- Adding captions to YouTube videos
- Adding captions to videos on web pages
- Adding captions to videos in Panopto
- Adding captions to videos in Canvas
- Adding captions to videos in MediaAMP
Audio description is a separate narrative track that describes important visual content, making it accessible to people who are unable to see the video. Individuals who are blind can understand much of a video’s content by listening to its audio. However, if a video includes content that is only presented visually (e.g., on-screen text or key actions that are not obvious from the audio) this visual information must be described in order to be accessible to people who are unable to see it.
Like captions, there are two general approaches to producing audio description for video:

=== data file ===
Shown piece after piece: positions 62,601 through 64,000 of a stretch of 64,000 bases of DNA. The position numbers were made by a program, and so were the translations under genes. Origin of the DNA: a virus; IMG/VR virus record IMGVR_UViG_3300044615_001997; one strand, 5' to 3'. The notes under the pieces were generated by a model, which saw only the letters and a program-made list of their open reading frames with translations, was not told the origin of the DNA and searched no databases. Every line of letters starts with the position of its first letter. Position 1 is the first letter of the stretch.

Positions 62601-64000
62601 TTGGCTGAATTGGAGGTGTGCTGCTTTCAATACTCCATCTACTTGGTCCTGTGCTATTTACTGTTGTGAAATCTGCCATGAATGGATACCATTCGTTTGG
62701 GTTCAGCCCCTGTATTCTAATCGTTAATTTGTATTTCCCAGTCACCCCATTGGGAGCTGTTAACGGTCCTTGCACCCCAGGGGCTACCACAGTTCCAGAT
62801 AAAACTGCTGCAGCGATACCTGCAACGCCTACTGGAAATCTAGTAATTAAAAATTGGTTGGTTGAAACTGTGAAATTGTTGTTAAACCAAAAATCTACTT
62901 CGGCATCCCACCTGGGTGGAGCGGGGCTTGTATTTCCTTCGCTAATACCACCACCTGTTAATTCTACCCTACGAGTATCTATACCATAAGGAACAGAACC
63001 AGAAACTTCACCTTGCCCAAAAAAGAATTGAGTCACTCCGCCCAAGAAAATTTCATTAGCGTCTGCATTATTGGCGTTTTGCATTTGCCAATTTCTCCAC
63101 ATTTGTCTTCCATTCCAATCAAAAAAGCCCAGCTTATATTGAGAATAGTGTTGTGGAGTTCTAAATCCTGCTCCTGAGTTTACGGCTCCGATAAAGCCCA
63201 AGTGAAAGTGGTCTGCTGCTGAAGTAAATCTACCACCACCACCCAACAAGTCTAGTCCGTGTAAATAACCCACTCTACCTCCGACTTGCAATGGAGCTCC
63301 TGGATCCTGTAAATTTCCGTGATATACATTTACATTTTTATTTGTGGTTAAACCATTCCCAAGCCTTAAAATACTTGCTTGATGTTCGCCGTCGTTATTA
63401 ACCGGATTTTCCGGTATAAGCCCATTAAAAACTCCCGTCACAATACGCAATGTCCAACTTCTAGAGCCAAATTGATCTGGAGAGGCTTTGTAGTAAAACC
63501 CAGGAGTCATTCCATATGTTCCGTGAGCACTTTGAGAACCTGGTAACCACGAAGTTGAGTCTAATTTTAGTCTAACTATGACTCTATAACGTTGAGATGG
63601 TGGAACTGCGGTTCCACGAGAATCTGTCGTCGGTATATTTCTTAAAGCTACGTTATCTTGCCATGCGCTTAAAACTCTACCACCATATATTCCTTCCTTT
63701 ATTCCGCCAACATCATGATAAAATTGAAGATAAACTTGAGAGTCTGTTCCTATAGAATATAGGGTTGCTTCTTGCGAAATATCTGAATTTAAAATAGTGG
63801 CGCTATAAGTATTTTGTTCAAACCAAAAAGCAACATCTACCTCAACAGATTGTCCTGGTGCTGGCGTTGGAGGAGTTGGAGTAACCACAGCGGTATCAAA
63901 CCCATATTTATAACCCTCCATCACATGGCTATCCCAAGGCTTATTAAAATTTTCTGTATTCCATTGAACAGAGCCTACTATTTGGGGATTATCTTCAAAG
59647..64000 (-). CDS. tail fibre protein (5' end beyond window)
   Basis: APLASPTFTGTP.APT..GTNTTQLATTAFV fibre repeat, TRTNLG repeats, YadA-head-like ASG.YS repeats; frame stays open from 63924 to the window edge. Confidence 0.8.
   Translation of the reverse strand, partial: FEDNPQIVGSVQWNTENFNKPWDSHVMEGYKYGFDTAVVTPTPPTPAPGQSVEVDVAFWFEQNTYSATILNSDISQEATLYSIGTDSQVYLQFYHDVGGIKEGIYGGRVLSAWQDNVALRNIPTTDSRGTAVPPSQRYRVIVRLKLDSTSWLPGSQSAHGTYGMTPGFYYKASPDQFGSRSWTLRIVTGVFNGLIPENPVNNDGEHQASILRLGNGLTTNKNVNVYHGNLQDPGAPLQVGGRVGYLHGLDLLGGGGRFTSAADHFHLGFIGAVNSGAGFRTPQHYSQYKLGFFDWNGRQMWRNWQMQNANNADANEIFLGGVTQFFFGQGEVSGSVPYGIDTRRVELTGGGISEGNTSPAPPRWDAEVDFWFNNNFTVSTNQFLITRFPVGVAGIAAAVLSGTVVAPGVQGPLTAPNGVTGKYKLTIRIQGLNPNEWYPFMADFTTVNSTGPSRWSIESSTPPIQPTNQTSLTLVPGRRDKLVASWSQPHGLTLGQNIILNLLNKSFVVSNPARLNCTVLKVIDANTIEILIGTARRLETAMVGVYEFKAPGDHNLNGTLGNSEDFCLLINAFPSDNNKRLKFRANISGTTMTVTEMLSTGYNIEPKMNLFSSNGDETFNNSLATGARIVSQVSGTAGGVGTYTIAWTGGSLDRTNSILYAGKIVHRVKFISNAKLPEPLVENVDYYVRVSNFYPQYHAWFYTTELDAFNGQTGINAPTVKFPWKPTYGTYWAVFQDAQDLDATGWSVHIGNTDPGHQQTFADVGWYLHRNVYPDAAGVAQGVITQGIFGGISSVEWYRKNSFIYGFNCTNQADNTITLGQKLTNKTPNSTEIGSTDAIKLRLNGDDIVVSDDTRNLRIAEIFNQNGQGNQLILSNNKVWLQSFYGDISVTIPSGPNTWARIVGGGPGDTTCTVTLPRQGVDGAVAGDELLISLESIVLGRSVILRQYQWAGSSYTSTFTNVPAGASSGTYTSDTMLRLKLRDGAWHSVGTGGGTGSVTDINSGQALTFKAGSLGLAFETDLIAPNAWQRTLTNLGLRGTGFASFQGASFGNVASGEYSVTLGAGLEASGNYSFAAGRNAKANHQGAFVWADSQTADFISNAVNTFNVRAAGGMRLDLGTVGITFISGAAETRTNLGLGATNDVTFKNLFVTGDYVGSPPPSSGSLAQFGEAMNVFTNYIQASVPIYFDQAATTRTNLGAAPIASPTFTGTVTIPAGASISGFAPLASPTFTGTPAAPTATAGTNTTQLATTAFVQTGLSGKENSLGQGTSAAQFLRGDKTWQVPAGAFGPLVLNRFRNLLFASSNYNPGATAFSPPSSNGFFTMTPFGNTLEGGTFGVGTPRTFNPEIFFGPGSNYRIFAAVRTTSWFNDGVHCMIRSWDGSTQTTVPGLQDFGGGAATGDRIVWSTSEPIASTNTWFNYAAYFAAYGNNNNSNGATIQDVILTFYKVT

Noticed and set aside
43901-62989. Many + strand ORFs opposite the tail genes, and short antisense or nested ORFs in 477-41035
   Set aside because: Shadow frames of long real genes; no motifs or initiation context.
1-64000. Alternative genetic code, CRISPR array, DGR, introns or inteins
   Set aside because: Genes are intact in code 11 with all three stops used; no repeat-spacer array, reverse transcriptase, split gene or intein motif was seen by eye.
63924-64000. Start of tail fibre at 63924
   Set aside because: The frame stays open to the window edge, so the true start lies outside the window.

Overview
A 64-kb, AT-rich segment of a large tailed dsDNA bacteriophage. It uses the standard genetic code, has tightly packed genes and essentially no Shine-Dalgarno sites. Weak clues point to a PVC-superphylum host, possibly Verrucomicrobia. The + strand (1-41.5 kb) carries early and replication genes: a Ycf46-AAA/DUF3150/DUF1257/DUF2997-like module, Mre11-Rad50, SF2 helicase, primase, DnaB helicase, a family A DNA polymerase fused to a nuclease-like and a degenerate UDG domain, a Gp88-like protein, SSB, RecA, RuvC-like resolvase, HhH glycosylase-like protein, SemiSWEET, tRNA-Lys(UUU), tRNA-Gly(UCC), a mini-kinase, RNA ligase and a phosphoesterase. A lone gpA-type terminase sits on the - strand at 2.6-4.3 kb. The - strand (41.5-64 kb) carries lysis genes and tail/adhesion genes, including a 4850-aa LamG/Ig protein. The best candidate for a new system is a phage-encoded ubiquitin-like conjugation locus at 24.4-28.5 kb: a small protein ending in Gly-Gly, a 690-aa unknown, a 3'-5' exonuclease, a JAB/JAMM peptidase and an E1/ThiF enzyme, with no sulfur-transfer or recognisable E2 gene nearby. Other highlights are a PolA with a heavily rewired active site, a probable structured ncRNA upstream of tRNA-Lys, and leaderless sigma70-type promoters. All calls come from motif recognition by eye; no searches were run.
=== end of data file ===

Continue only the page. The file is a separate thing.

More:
- Outsource. The American Council of the Blind has compiled a comprehensive list of commercial services for producing audio description. If the video contains a lot of visual information, this may be the best option since describing video effectively is an art form that requires specialized skill. Typically these service providers will produce a new video that has the descriptive narration mixed in with the program audio. Then you can provide your video in two formats: One with audio description and one without.
- Do it yourself. For videos that have very little visual information, the same free online tools that are used for creating closed caption tracks can also be used for creating description tracks. Description tracks are essentially the same as caption tracks—short blocks of text with timestamps that synchronize the text with the video—but their function is different. They are intended to be read aloud by screen readers, rather than voiced by a human narrator. Playing video with text-based audio description requires a media player that supports this feature, such as Able Player, the open source media player developed at the UW. For additional information about free online tools for captioning and describing video, see Captioning your own video for free.